Effect of Hardness Reducers on Failure Characteristics of Rock
- L.H. Robinson (Esso Production Research Co.)
- Document ID
- Society of Petroleum Engineers
- Society of Petroleum Engineers Journal
- Publication Date
- September 1967
- Document Type
- Journal Paper
- 295 - 300
- 1967. Society of Petroleum Engineers
- 1.11 Drilling Fluids and Materials, 1.5 Drill Bits, 1.6 Drilling Operations
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- 239 since 2007
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Triaxial compression tests on Indiana limestone indicate that chemical additives in the pore fluids can increase or decrease the strength in plastic failure but not in brittle failure. Tests using a series of the sodium salts of dicarboxylic acids show that odd-number carbon-atom chains decrease the yield strength as much as 3.0 x 10 3 psi, and even-number carbon-atom chains increase the yield strength as much as 9.0 x 10 2 psi. The most effective chemical (sodium citrate) decreased the yield strength of Indiana limestone from 16.0 x 103 to 12.0 x 103 psi.
The chemical additives investigated have no influence on microbit drilling rate when drilling with zero differential pressure. However, when drilling at a 2.0 x 10 3-psi pressure differential and using an odd-number carbon chain compound as the circulating fluid, the roller bit drilling rates were slower than with water whereas the drag bit drilling rates were faster. One even-number carbon chain compound added to the circulating fluid produces the opposite effect: the roller bit drilling rate is slightly faster than with water and the drag bit slower than with water.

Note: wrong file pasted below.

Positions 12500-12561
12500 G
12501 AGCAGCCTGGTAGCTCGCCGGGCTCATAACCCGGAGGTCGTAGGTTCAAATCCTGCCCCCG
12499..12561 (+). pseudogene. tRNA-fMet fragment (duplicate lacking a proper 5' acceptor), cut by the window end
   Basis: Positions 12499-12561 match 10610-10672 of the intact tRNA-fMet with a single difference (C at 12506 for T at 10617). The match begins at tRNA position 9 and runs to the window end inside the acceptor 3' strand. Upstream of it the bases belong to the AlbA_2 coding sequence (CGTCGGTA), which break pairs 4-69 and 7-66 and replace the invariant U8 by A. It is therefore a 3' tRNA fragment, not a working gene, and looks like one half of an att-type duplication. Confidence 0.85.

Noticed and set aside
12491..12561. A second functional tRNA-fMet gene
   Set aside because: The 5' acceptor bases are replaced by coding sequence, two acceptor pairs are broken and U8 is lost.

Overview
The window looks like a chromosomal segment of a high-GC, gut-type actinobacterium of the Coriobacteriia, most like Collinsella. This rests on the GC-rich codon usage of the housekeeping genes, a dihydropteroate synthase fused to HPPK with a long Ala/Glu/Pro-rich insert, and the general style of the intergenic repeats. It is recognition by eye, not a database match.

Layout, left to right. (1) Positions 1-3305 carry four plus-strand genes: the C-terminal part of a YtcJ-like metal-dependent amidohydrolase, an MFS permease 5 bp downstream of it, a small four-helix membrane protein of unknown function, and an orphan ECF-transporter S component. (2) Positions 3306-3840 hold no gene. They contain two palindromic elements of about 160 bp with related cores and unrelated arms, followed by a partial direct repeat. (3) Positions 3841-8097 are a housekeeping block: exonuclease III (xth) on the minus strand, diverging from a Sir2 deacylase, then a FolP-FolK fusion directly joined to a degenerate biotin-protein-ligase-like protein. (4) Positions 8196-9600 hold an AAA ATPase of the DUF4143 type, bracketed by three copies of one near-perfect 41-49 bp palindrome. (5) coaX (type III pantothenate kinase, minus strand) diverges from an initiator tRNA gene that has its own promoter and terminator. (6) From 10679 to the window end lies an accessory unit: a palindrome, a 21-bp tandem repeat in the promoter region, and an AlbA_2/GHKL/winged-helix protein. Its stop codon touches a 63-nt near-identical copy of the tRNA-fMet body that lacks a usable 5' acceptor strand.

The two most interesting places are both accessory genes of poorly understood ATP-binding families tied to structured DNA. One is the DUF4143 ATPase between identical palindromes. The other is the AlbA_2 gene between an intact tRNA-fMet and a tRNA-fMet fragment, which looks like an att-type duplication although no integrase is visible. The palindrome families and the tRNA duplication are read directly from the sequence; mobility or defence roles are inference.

A Russian book by Rehbinder published in 1944 generated much interest in the possibility of aiding and accelerating the destruction of solids by the action of a liquid in which the solids are deformed. This book describes a process in which microcracks are generated during elastic deformation. To describe this process, the rock is divided into three zones: (1) the zone in which the destruction takes place, (2) the predestruction zone (an affected area immediately below the destroyed zone) and (3) the undisturbed specimen. Consider a load applied normally to a surface of an infinite slab of rock. Immediately below the point of application of the load, the rock is destroyed by compression or shear forces. Below this area of destruction, because of a great number of discontinuities ranging from defects to weak points in crystals of discontinuities in crystal latices, very small cracks are created in or between the crystals (often referred to as microcracks). Upon removing the load, the broken rock in the destroyed zone could be removed. In the lower predestruction zone, however, the microcracks in and between the crystals could disappear by the process of revealing, i.e., the molecular attraction from one side of the crack to the other side being sufficient to completely eliminate the crack. Thus, a large number of these microcracks possibly exist only for a relatively short period of time. The concept of small cracks being generated within the crystals of a rock is not unreasonable. If the rock matrix is deformed below the yield point, some of the defects present within the crystalline structure could start small cracks through the interior of the grains. Upon removal of the load, these microcracks reveal (or the newly generated surfaces come back together) so that all evidence of cracks completed disappears. Under various types of loading, and in various types of fluids, the rehealing of these cracks would be time dependent. If a liquid adhered to the surface of a rock, it could penetrate into the microcracks and thus delay or prevent the rehealing process. This suggests that the prevention of healing of the microcracks may be dependent upon the wetting characteristics of the solid. Thus, rocks which are water-wet should be more easily destroyed in water than in nonpolar hydrocarbon liquid. Adsorption of a liquid could also reduce the free surface energy which could explain the decrease in strengths of materials under nonrepetitive-type loading. Rehbinder's work prompted Boozer, Hiller and Serdengecti to examine the effects of pore fluids on the deformation of rocks subjected to triaxial compression over a range of concerning pressures, temperatures and strain rates. Fluids which strongly adsorbed on the rock grain surfaces decreased the strength of sandstone and limestone, which deformed plastically.
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